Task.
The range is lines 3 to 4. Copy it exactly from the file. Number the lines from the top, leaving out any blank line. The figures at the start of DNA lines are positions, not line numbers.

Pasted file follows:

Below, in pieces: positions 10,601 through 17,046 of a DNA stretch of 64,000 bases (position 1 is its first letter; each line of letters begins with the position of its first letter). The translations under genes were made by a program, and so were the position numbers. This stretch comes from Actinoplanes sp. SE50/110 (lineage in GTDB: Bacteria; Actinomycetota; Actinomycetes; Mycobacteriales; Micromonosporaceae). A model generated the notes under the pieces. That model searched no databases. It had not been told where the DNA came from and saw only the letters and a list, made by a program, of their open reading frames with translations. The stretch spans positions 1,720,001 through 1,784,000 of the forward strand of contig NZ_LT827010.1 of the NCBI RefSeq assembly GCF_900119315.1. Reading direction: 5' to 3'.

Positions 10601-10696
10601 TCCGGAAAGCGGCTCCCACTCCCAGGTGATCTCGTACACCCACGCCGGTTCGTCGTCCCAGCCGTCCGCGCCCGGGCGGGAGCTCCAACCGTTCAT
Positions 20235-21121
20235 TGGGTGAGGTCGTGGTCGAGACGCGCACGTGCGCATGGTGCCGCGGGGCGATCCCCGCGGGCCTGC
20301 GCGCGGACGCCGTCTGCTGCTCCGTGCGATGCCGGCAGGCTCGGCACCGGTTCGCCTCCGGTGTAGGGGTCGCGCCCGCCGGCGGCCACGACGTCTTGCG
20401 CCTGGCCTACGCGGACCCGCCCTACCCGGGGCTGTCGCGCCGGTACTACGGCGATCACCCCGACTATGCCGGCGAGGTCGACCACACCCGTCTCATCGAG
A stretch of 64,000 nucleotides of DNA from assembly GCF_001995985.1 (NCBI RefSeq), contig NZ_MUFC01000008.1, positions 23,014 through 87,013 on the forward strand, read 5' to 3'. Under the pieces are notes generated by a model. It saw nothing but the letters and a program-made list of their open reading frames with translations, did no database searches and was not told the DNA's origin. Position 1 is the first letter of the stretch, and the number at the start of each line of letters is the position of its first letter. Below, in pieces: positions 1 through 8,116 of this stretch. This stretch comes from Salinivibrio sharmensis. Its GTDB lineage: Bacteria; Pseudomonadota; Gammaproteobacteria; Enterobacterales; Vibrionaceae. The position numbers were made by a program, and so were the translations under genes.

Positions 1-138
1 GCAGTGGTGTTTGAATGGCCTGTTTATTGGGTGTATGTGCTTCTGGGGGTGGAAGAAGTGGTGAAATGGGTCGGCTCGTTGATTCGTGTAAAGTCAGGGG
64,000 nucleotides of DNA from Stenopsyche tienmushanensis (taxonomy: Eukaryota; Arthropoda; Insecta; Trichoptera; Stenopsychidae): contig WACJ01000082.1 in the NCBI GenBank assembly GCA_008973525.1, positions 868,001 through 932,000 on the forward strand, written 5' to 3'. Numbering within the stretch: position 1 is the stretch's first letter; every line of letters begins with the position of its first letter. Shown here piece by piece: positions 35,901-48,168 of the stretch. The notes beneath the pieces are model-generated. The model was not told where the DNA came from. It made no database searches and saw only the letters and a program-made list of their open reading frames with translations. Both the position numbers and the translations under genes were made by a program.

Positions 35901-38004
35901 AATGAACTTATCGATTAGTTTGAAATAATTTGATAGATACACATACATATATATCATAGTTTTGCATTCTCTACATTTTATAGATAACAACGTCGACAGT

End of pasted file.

10601 TCCGGAAAGCGGCTCCCACTCCCAGGTGATCTCGTACACCCACGCCGGTTCGTCGTCCCAGCCGTCCGCGCCCGGGCGGGAGCTCCAACCGTTCAT
Positions 20235-21121